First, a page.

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How Many Random Projections Does One Need to Recover a $k$-sparse Vector?

Thursday 28th February, 4pm - 5pm, CS1.01 Computer Science

Seminar Abstract from Jared Tanner:

The essential information contained in most large data sets is small when compared to the size of the data set. That is, the data can be well approximated using relatively few terms in a suitable transformation. This paradigm of Compressed Sensing suggests a revolution in how information is collected and processed.

In this talk we consider a stronger notion of compressibility, sparsity, which measures the number of non-zero entries. For data sets which are sparse (possibly following a transformation), the data can often be recovered efficiently, with relatively few randomized measurements by utilizing highly non-linear optimization based reconstruction techniques.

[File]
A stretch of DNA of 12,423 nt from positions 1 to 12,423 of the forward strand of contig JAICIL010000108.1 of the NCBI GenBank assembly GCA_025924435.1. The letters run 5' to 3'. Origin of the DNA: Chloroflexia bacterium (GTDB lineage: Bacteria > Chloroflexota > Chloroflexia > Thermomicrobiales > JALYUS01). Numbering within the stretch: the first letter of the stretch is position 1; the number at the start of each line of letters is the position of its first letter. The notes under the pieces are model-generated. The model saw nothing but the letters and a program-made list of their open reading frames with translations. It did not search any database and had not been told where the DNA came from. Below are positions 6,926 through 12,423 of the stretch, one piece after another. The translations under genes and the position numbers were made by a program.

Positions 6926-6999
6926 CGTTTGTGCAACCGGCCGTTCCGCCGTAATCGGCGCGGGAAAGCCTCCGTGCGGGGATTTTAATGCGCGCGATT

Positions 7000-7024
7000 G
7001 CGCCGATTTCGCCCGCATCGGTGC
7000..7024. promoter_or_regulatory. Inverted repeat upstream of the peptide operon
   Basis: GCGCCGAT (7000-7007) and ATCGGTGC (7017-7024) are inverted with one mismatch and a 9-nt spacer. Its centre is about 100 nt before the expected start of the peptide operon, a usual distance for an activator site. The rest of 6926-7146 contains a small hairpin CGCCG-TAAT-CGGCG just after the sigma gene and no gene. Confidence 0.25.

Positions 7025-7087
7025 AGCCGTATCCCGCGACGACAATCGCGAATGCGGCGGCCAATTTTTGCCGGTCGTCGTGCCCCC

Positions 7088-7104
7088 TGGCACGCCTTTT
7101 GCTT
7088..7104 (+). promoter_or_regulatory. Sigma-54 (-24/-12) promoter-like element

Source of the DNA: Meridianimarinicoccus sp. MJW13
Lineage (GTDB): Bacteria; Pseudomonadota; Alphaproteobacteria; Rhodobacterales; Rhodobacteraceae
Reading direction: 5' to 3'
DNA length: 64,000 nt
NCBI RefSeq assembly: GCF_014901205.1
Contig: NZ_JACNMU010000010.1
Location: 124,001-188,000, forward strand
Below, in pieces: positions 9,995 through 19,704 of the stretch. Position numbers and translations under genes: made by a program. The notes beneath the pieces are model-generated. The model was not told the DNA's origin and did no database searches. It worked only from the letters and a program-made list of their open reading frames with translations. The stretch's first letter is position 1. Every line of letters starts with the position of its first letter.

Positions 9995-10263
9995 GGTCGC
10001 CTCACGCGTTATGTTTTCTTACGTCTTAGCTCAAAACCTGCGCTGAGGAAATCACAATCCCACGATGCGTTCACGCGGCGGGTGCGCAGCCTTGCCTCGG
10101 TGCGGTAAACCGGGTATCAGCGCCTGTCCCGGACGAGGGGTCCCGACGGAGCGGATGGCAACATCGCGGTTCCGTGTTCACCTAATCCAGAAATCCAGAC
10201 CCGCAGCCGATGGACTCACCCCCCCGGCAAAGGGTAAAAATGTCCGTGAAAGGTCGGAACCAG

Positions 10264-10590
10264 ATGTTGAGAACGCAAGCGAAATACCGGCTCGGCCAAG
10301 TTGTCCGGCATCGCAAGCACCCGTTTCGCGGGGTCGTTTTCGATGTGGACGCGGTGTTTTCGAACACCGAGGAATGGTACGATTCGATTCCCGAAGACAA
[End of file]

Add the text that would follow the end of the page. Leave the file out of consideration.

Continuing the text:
Specifically, consider an underdetermined system of linear equations $y=Ax$ with known y and $n\times N$, matrix A with $n<N$. We seek the sparsest solution, i.e., the x with fewest nonzeros satisfying $y=Ax$. In general this problem is NP-hard. However, for many matrices $A$ there is a threshold phenomenon: if the sparsest solution is sufficiently sparse, it can be found by linear programming. Quantitative values for a strong and weak threshold will be presented. The strong threshold guarantees the recovery of the sparsest solution $x_o$, whereas a weaker sparsity constraint ensures the recovery of the sparsest solution for most $x_o$. Connections with high-dimensional geometry simply results about the structure of Gaussian point clouds and the neighborliness of polytopes.

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